‘It’s not a salad, Liv’ says Sam for what must be the fifth time this morning. ‘Stop calling it a salad’. Sam has very clear views on what constitutes a salad, and this, he insists on saying grandly and repeatedly, is not it. It is a salad, for what it’s worth, it just uses herbs rather than leaves (although that argument didn’t fly with Sam).
Until last Sunday, I had never been blackberry picking. It was inevitable, then, perhaps that I managed to get caught on brambles no fewer than four times during our excursion. But I emerged physically and figuratively victorious, with stained fingers, and overflowing tupperware. After two large boxes, crammed tight with blackberries were wedged into the freezer, for dark crumble-filled days, there was still a surplus of berries. So I made this vinegar.
It must have been twenty years ago that I first tried mussels on holiday, but I’m not sure I’ve ever been able to shake off the sophistication I felt when eating moules mariniére for the first time.
This is my ultimate everything-will-be-ok supper. Something I make when I’m feeling sad or scared or just a bit hopeless. It revives, it reassures. It’s aromatic, and sweet and sour from the tamarind, and it is comforting without being heavy and stodgy. It’s everything you need on a dreary almost-summer Tuesday evening.
There is a time and a place for slow food, and Tuesday evening is neither the time nor the place.
Oh how I long to be competent. A quick search of my blog throws up the word ‘competent’ no fewer than five times to date. Sam discovered early on that calling me ‘feckless’ (no matter how richly deserved, or warmly expressed) was the surest way to unjustified but unstoppable tears. I am sure that my desire to learn how to cook is at its base, simply a yearning to be competent, or at least appear competent. And for that reason I hold an abiding fondness for any dishes which are deeply practical: delightful in its simplicity, or ease, or using up leftovers that hang around the house: this no-knead bread, these vibrant braised spring onions, and, well, these friands.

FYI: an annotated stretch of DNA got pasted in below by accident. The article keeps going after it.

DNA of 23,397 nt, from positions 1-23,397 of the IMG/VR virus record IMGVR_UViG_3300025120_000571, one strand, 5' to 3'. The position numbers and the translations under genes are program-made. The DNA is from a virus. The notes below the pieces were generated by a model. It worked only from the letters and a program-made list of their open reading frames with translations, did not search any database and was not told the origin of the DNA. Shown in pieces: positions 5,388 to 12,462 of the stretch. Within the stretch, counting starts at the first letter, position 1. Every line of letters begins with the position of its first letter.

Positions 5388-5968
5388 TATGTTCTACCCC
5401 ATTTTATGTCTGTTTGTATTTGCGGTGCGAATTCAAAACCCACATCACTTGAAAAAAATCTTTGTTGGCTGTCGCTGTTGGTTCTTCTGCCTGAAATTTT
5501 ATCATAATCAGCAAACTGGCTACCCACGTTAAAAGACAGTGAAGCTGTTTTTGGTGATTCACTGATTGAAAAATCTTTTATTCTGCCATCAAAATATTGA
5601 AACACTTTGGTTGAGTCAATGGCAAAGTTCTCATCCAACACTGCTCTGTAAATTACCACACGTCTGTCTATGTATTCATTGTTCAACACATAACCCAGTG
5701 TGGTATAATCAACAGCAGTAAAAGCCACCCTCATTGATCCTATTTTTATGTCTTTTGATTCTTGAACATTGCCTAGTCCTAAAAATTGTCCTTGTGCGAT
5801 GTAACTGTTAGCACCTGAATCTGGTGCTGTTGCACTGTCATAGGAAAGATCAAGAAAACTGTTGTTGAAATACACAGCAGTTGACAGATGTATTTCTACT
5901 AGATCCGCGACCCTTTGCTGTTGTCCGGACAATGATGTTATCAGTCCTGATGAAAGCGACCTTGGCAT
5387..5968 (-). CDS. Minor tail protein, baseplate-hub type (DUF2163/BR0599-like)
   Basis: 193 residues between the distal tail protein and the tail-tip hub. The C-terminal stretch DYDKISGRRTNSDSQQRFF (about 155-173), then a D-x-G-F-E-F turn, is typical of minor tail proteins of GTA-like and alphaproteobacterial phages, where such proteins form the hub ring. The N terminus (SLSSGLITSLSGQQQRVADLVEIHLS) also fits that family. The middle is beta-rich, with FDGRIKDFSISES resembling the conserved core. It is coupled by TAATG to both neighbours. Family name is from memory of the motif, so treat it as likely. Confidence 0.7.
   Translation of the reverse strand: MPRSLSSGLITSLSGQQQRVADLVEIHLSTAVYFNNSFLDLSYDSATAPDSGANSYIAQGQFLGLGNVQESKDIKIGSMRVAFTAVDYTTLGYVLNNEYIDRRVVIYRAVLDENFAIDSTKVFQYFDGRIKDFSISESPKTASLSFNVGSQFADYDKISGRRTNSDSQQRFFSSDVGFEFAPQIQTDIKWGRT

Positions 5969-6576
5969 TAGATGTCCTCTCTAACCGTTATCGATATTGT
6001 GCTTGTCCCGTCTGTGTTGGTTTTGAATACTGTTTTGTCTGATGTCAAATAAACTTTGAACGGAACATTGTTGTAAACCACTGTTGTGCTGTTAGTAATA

We were away last week. We went on holiday over a long weekend, and ate gorgeous food, and coveted beautiful houses, and met brilliant people, and saw more paintings of 17th century militia than I previously thought possible. We get home late on Monday evening, and put the washing in the machine and slippers on our feet, and I move through my kitchen, touching things. Things that ground me. My chopping boards. My tea towels. My measuring cups. The little things that make our home, well, our home. And then I pick up a tin and a mixing bowl, and choose a knife. And I make cornbread.
At my 21st birthday party, I had a perspex tower of cupcakes, with huge swirls of icing – ivory and duck egg blue, to match my invitations. I was so desperately proud of them. I was 21 and energetic and brave and stupid. Stupid because cupcakes are simply dreadful.
In Alice Through The Looking Glass, the White Queen offers Alice ‘jam tomorrow’:
‘It’s very good jam,’ said the Queen.
‘Well, I don’t want any TO-DAY, at any rate.’
‘You couldn’t have it if you DID want it,’ the Queen said. ‘The rule is, jam to-morrow and jam yesterday – but never jam to-day.’
This is quite a silly post about a very silly recipe. This cake is not big and it is not clever. So much so that I very nearly did not write this post. But it turned out to be really quite joyful, and a perfect cake for Easter, and so here it is.